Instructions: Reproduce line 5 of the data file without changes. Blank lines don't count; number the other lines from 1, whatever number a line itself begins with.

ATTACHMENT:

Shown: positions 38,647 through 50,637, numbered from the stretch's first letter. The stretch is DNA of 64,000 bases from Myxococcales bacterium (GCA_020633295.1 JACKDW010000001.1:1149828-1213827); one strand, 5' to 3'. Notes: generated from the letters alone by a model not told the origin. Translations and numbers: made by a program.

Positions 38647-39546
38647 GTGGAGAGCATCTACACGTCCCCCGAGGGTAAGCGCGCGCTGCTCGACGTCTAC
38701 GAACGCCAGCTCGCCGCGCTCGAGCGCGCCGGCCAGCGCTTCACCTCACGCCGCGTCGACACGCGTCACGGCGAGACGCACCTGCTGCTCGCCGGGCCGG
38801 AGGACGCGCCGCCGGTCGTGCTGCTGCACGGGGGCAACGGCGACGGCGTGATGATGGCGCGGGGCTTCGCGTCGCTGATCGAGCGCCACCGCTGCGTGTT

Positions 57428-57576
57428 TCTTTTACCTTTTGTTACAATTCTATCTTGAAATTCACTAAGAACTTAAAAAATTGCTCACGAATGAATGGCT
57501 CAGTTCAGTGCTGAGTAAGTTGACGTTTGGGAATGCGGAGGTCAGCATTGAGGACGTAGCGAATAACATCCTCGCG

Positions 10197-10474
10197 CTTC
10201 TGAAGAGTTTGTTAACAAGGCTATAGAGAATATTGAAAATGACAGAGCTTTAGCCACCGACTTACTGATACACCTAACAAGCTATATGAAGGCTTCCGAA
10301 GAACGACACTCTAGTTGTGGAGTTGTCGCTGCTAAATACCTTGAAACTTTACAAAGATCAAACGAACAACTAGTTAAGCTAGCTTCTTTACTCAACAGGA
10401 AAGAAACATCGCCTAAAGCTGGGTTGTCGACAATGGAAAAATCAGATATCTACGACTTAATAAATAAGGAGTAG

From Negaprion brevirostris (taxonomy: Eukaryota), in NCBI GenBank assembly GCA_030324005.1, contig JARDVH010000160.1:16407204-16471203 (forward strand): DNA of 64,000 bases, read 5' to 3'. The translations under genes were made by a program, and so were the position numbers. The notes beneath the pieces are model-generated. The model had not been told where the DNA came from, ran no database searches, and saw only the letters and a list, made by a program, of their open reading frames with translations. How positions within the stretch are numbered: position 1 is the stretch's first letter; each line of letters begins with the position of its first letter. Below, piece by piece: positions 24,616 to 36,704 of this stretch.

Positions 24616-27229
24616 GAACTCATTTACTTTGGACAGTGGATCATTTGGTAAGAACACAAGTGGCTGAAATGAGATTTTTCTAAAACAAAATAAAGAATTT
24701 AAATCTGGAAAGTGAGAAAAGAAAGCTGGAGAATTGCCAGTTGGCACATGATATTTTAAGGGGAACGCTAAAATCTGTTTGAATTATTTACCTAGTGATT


38801 AGGACGCGCCGCCGGTCGTGCTGCTGCACGGGGGCAACGGCGACGGCGTGATGATGGCGCGGGGCTTCGCGTCGCTGATCGAGCGCCACCGCTGCGTGTT